The mayor's millionaire club, part II | Feature | Chicago Reader

The mayor's millionaire club, part II 

A look at Rahm Emanuel's calendar shows how wealth and access, far more than party identity or ideology, have come to comand the attention of politicians—leaving everyday people out of the conversation

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Rahm Emanuel met with GOP funders, shadow government figures, favor seekers, contractors, mayoral campaign contributors, and longtime insiders last fall.

Rahm Emanuel met with GOP funders, shadow government figures, favor seekers, contractors, mayoral campaign contributors, and longtime insiders last fall.

On the morning of May 17, aides to Mayor Rahm Emanuel leaked word that he was furious about the "blatant hypocrisy."

Hours earlier, the New York Times had reported that Joe Ricketts—patriarch of the family that owns the Cubs—was funding an effort to thwart President Obama's reelection bid. Among the ad campaigns under consideration was one attacking Obama as an anti-American radical and mocking him for supposedly trying to be a "metrosexual, black Abe Lincoln."

Over the next few days Emanuel would repeatedly display his anger, calling the anti-Obama campaign "insulting," then breaking into laughter and abruptly leaving a press conference when asked about blowing off Cubs chairman Tom Ricketts, Joe's son, who'd been lobbying for a deal to rehab Wrigley Field with tens of millions of taxpayer dollars.

The message was clear: Emanuel, the president's former chief of staff and one of the nation's most powerful Democrats, had little patience for the ugly personal attacks and loose campaign finance rules fueling the opposition to Obama's agenda.

Out of the public view, though, Emanuel hasn't been quite so turned off by the president's enemies.

As Obama struggled last fall to move his policies through Congress, Emanuel quietly made time in his schedule for one-on-one chats with some of the country's biggest donors to right-wing causes, including conservative organizations fighting environmental protections, "illegal aliens," and financial regulations, and political action committees aligned with Karl Rove, John Boehner, and Mitch McConnell, who famously declared, "The single most important thing we want to achieve is for President Obama to be a one-term president."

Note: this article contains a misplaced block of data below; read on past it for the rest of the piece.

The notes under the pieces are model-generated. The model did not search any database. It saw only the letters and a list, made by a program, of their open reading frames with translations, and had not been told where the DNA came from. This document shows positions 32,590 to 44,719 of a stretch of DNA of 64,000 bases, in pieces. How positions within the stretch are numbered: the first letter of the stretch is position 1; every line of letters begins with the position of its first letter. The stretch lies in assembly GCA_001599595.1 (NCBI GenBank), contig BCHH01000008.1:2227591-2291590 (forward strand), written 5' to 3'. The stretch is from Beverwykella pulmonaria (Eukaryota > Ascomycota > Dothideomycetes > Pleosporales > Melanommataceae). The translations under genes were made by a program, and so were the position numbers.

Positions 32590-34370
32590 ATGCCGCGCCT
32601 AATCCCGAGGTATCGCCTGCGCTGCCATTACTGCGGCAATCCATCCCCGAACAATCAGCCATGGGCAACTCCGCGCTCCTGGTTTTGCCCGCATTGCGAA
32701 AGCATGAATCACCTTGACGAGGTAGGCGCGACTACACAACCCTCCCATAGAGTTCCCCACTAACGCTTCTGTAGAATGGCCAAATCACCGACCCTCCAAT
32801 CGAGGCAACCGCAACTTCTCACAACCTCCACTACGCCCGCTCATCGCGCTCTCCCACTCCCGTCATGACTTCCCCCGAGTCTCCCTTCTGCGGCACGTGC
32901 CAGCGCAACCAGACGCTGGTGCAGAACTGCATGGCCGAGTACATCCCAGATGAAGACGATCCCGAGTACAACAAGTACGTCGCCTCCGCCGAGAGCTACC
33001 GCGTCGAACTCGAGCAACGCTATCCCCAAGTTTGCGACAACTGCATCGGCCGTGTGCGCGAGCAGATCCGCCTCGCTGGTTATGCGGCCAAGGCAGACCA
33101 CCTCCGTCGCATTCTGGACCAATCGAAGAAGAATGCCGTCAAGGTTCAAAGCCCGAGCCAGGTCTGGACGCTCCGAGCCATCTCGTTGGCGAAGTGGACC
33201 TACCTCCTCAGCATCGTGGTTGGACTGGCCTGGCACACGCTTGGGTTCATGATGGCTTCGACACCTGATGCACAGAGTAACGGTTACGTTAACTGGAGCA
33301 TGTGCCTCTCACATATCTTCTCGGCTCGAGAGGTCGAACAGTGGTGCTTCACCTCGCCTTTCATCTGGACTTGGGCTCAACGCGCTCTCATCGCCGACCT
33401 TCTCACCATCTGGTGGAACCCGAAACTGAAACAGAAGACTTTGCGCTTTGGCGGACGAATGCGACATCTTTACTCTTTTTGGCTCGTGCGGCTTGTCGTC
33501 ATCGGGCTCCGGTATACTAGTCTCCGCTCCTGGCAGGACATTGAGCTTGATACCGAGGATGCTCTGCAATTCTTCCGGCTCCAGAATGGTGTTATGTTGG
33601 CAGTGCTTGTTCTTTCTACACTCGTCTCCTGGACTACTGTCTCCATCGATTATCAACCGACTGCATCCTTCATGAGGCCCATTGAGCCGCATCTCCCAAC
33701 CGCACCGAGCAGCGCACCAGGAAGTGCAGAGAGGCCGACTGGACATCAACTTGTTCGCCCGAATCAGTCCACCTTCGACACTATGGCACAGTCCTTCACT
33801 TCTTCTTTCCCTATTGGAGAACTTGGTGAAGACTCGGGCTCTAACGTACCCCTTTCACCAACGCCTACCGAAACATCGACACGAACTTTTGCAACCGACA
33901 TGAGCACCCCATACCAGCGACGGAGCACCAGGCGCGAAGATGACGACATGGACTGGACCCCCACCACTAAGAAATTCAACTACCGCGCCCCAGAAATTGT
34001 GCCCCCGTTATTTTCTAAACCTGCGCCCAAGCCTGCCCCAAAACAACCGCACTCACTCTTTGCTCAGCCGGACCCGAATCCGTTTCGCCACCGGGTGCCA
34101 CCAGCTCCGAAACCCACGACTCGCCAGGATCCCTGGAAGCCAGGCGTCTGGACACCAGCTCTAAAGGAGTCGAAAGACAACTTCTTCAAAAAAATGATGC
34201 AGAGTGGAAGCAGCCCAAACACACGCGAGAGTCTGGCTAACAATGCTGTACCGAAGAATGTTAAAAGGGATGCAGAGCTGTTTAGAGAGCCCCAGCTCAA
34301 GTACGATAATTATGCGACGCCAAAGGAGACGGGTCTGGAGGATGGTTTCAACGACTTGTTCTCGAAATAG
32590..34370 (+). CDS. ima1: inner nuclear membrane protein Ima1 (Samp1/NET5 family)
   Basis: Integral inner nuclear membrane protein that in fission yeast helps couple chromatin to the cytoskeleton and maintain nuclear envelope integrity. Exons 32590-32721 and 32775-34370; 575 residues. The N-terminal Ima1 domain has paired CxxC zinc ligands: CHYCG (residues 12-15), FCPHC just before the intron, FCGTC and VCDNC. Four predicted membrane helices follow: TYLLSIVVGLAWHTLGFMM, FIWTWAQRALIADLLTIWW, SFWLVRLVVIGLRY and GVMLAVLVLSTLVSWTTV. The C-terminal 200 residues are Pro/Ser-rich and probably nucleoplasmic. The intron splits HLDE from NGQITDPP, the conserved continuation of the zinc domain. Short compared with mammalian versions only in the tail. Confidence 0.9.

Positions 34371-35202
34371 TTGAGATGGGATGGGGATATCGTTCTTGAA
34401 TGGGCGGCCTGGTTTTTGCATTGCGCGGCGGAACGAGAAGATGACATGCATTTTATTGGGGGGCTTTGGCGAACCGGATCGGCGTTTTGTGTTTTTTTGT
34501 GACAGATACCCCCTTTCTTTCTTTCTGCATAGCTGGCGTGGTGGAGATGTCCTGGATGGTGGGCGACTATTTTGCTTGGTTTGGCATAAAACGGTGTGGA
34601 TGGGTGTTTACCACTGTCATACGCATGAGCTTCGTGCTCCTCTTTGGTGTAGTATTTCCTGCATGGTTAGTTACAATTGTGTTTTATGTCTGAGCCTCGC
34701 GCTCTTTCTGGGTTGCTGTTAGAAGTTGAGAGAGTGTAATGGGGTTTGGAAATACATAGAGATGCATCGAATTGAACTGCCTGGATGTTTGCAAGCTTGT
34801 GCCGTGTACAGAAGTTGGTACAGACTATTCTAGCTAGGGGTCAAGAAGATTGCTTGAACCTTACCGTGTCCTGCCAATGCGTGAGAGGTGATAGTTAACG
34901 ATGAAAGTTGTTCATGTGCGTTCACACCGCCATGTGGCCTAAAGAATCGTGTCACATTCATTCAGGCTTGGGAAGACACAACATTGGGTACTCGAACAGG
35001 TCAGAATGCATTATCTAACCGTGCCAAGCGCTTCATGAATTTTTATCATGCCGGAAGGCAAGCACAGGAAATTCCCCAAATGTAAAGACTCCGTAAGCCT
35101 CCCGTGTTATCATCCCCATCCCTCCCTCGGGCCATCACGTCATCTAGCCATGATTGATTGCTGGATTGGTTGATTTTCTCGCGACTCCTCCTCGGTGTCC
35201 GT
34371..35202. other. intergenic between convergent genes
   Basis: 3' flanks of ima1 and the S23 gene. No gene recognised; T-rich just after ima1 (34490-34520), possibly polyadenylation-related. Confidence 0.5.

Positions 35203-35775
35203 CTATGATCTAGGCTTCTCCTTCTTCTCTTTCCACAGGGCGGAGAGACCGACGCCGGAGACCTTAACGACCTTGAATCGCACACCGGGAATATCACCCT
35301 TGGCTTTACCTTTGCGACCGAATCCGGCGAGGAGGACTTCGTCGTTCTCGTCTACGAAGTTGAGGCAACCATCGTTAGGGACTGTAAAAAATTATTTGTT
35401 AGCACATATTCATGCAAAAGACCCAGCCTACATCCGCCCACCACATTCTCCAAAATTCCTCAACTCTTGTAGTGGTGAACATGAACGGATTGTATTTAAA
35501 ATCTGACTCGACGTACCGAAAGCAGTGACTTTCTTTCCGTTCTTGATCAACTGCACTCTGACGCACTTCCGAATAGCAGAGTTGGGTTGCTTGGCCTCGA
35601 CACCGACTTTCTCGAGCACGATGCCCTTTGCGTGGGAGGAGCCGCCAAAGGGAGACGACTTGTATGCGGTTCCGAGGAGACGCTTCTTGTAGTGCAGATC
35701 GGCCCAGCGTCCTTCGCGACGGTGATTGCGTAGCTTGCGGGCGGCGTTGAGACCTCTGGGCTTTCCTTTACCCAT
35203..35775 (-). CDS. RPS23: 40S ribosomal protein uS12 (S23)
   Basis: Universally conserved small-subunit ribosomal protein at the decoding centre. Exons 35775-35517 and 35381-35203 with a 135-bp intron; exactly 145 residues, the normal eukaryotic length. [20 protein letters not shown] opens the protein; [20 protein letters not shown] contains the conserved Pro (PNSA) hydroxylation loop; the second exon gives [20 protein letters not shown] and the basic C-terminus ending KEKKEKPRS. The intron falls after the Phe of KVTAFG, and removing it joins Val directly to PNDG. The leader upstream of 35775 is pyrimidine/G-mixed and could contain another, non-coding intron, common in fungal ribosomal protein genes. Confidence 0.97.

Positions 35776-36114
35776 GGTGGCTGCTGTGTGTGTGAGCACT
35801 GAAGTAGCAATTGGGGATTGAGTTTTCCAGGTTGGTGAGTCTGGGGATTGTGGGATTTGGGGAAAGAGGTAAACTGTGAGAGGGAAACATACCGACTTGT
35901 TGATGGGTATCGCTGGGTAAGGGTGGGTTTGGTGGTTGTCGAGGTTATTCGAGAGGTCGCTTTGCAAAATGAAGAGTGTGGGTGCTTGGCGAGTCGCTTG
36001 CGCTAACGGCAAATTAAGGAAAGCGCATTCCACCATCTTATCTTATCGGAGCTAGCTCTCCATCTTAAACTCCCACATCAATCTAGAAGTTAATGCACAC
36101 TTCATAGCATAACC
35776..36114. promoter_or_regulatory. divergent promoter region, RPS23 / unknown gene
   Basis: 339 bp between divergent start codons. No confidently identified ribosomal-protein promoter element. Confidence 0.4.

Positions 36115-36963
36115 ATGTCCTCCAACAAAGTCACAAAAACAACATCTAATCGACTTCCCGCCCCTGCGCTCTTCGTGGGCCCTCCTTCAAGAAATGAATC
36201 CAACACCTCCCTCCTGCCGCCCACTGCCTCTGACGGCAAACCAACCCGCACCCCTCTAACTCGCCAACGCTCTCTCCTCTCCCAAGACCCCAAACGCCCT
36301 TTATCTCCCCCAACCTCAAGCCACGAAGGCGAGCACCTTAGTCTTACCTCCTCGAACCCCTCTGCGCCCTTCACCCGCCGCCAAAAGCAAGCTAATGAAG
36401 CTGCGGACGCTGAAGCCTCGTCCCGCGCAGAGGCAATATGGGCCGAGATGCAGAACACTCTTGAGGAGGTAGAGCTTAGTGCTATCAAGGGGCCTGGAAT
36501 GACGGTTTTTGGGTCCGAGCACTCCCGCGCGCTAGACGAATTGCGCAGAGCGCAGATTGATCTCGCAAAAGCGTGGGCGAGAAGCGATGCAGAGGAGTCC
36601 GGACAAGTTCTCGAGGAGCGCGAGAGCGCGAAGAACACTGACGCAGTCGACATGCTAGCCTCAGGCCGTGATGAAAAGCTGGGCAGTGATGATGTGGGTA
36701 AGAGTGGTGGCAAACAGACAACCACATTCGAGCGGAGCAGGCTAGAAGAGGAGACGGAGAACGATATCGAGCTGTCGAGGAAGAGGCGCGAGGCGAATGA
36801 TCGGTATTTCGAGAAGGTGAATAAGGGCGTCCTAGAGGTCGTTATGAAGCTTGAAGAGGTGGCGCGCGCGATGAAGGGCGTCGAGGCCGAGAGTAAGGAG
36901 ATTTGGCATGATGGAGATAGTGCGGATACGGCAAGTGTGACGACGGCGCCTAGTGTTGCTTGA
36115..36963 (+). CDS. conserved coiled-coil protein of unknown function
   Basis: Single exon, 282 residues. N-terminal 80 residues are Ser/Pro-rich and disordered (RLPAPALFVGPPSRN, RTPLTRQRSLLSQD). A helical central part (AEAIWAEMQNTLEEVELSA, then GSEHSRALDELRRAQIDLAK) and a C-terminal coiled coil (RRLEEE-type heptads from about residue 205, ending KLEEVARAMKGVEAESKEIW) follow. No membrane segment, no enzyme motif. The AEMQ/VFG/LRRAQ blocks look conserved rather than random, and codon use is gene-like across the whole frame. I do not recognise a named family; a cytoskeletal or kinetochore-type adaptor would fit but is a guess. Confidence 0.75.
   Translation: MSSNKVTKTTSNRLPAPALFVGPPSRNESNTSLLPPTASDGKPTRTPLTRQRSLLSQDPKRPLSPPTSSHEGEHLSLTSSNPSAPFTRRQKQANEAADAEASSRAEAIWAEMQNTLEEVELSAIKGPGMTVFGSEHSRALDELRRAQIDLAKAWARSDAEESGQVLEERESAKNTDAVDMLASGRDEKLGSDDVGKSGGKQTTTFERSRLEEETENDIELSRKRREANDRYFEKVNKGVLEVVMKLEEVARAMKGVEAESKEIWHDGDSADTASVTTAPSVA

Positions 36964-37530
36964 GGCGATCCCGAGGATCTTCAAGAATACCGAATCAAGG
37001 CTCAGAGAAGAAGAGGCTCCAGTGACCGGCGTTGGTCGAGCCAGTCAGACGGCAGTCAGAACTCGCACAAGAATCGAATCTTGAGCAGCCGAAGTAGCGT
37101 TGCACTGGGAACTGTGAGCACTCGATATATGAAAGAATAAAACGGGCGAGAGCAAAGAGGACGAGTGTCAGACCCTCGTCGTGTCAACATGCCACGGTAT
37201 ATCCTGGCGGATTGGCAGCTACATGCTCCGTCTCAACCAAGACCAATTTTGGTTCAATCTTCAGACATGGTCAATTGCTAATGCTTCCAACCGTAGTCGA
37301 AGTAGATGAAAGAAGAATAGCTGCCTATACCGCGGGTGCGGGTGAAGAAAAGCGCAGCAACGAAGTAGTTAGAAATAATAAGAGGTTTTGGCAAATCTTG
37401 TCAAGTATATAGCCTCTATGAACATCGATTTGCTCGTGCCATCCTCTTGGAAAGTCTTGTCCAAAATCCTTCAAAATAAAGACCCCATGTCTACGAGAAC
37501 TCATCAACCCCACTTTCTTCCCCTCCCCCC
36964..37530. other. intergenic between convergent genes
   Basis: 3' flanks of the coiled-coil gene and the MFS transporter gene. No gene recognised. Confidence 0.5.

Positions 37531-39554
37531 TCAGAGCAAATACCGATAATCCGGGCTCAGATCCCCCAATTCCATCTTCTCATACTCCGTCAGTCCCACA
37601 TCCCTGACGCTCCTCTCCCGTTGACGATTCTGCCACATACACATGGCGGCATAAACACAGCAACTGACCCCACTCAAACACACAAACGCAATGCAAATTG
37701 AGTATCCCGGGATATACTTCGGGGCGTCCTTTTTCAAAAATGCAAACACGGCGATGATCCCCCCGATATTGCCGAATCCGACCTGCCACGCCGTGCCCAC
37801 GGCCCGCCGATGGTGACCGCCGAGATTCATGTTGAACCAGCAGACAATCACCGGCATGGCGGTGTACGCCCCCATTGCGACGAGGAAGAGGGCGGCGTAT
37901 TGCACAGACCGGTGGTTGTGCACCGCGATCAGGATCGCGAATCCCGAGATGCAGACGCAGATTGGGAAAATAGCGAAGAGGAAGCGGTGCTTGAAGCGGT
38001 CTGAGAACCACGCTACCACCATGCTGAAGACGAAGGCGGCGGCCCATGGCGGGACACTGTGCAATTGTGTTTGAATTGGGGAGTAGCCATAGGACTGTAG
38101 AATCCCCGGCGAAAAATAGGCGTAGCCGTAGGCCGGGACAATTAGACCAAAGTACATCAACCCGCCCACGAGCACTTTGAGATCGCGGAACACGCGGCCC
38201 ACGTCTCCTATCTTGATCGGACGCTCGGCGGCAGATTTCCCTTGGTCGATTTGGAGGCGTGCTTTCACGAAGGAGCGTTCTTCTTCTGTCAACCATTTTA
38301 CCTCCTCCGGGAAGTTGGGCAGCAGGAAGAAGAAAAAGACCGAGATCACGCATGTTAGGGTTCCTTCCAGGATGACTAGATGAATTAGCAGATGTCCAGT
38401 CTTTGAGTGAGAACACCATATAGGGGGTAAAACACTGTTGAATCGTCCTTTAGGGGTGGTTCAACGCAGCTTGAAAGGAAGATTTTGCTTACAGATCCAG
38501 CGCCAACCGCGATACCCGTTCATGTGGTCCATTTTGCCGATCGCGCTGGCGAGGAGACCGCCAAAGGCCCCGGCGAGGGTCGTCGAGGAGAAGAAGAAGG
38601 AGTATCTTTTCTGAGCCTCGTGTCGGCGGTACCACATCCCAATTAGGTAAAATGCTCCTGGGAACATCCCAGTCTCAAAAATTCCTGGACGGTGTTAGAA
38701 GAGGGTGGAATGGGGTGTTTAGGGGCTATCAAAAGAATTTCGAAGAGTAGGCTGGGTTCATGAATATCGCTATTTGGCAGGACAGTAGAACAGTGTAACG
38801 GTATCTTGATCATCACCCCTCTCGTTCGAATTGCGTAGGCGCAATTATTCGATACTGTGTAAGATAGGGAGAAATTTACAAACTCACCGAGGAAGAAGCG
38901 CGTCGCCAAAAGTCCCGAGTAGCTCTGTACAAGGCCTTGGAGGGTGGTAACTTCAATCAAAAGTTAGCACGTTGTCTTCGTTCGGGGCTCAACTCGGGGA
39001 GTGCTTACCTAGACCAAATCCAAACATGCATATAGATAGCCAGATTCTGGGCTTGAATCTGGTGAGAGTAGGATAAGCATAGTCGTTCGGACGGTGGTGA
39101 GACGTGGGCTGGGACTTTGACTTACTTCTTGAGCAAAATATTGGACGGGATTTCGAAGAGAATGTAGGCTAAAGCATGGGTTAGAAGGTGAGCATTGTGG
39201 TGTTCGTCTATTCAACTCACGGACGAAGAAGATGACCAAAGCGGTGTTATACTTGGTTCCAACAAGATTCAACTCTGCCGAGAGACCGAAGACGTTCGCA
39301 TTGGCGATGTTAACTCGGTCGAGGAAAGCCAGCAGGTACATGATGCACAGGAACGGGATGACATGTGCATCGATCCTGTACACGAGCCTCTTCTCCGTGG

Oh yeah—they've also given millions of dollars to Mitt Romney.

Welcome to part two in our ongoing series on the mayor's millionaire's club, in which we pore over the mayor's daily appointment schedule with the aim of shedding light on how the mayor prioritizes his time—and his far-reaching connections.

That's the appointment schedule Emanuel refuses to share with the public. Though the mayor has pledged to create "the most open, accountable, and transparent government that the city of Chicago has ever seen"—not that the bar is particularly high—he has declined to make his meeting schedule available online or in any other regularly accessible format. And so we've had to ask for pieces of it through Freedom of Information Act requests, and then waited, and waited, and waited.

In contrast, President Obama posts logs of White House visitors and updates them regularly. That means it's easier to find out who Emanuel was meeting with in the White House when he was the president's chief of staff than to see who visited him on the fifth floor of Chicago's City Hall.

Last September, after submitting a FOIA request and badgering mayoral aides for weeks, we received copies of the first months of Emanuel's daily schedule. We reported in October that it was filled with rich guys who also happened to be some of the mayor's big-money donors.

This time we asked for the next three months of the calendar: September, October, and November of 2011—a period when GOP presidential candidates battling for the nomination were railing against the White House.

The mayor's office didn't respond to our request to discuss Emanuel's schedule. But once again, we found that his days were loaded with rich guys, campaign donors, powerful contractors, union busters, charter-school supporters, City Hall insiders, aldermanic brownnosers, and other favor seekers.

But during these three months Emanuel found time for another type of visitor: major funders of conservative attacks on President Obama. As such, the mayor's calendar offers a glimpse of what passes for bipartisanship in Chicago—and shows the ways in which wealth and access, at least as much as party identity or ideology, have come to command the attention of politicians, leaving everyday people out of the conversation.

For instance, on September 1 Emanuel met for an hour with Muneer Satter, a managing director at Goldman Sachs. Satter donated $190,000 last year to Restore Our Future, a Romney-affiliated PAC, and he's sent tens of thousands more to top congressional Republicans fighting to slash federal programs and regulations. Yet Goldman Sachs isn't averse to taking money from governments predominated by Democrats: the city of Chicago has hired the firm repeatedly for no-bid work as an adviser on bond issues, including a $600 million bond sale last month. In February the CTA picked the firm to advise it on "public-private partnerships" to help finance infrastructure.

A couple weeks after the chat with Satter, the mayor set aside an hour for one of his favorite Republicans, Ken Griffin, CEO of Citadel Investment Group, a hedge fund. The Griffin household was particularly generous to Mayor Emanuel's campaign: Griffin himself donated $100,000 while his wife, Anne Dias-Griffin, who also manages a hedge fund, gave another $100,000. Other Citadel employees chipped in $39,000 more.

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